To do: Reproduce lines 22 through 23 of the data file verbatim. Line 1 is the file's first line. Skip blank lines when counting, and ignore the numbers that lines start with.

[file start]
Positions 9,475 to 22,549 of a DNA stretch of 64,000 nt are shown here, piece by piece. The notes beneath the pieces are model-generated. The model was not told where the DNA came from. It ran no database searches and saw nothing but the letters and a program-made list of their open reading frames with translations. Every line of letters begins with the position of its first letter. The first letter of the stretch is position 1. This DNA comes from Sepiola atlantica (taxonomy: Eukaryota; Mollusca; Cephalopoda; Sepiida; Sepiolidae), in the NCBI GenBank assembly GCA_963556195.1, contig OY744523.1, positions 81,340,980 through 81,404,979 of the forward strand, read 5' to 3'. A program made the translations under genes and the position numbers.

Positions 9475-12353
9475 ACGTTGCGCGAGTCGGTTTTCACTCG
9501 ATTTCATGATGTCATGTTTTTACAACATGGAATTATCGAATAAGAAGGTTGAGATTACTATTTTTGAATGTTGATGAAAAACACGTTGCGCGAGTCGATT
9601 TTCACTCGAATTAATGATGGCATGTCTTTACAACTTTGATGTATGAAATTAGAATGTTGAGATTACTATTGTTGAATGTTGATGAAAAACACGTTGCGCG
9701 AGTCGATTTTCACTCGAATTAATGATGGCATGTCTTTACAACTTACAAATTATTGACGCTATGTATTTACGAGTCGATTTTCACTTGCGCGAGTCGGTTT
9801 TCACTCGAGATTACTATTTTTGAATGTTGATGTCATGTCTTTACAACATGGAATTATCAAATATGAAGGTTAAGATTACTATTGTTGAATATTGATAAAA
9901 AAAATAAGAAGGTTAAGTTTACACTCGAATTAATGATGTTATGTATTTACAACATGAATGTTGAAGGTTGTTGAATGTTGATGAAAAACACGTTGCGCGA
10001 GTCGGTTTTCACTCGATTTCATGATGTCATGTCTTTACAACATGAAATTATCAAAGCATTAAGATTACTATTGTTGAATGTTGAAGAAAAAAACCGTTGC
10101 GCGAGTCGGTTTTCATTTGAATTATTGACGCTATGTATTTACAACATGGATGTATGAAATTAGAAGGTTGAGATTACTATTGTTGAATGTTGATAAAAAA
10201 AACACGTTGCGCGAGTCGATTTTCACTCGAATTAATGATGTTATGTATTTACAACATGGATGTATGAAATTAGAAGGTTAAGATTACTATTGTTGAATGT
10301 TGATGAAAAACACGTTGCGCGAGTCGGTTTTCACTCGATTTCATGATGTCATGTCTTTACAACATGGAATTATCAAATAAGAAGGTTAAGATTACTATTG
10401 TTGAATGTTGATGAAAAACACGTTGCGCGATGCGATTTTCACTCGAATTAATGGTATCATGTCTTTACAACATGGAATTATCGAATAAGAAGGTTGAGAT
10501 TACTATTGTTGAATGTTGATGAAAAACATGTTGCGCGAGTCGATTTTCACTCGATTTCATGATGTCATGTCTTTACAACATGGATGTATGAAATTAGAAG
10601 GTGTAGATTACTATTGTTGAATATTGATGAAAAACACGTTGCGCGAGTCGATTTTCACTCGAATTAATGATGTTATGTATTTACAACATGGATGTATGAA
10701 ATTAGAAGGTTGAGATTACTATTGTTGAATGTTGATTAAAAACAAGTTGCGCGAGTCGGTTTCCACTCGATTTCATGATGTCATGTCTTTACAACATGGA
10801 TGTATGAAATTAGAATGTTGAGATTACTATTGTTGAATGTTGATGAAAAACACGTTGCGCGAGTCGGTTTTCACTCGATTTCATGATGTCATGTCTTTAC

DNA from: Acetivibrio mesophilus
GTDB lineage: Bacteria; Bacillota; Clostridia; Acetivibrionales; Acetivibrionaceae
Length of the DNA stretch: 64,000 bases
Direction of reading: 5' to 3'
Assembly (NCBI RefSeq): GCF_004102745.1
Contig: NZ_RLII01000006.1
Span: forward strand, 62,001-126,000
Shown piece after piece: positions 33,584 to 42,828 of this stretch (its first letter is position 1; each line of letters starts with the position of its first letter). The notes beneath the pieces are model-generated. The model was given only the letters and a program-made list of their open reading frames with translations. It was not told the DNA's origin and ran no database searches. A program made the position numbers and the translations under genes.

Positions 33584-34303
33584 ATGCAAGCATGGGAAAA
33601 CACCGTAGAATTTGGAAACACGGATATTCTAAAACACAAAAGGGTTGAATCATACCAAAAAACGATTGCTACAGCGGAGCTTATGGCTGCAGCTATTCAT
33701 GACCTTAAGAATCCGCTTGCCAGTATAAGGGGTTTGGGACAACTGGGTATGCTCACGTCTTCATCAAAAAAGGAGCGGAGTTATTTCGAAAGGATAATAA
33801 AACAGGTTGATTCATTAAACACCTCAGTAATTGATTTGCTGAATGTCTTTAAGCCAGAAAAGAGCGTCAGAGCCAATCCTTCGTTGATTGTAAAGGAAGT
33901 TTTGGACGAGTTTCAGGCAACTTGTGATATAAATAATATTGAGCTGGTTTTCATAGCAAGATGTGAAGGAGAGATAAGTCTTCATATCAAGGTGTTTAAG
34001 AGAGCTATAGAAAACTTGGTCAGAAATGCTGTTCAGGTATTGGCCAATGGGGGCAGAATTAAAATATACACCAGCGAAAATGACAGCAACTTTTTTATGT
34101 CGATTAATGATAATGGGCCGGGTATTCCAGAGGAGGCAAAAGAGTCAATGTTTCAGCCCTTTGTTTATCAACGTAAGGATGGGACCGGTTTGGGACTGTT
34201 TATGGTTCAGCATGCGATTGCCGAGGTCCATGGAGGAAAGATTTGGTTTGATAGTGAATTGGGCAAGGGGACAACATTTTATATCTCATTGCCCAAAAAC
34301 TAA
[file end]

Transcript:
Assembly (NCBI RefSeq): GCF_004102745.1
Contig: NZ_RLII01000006.1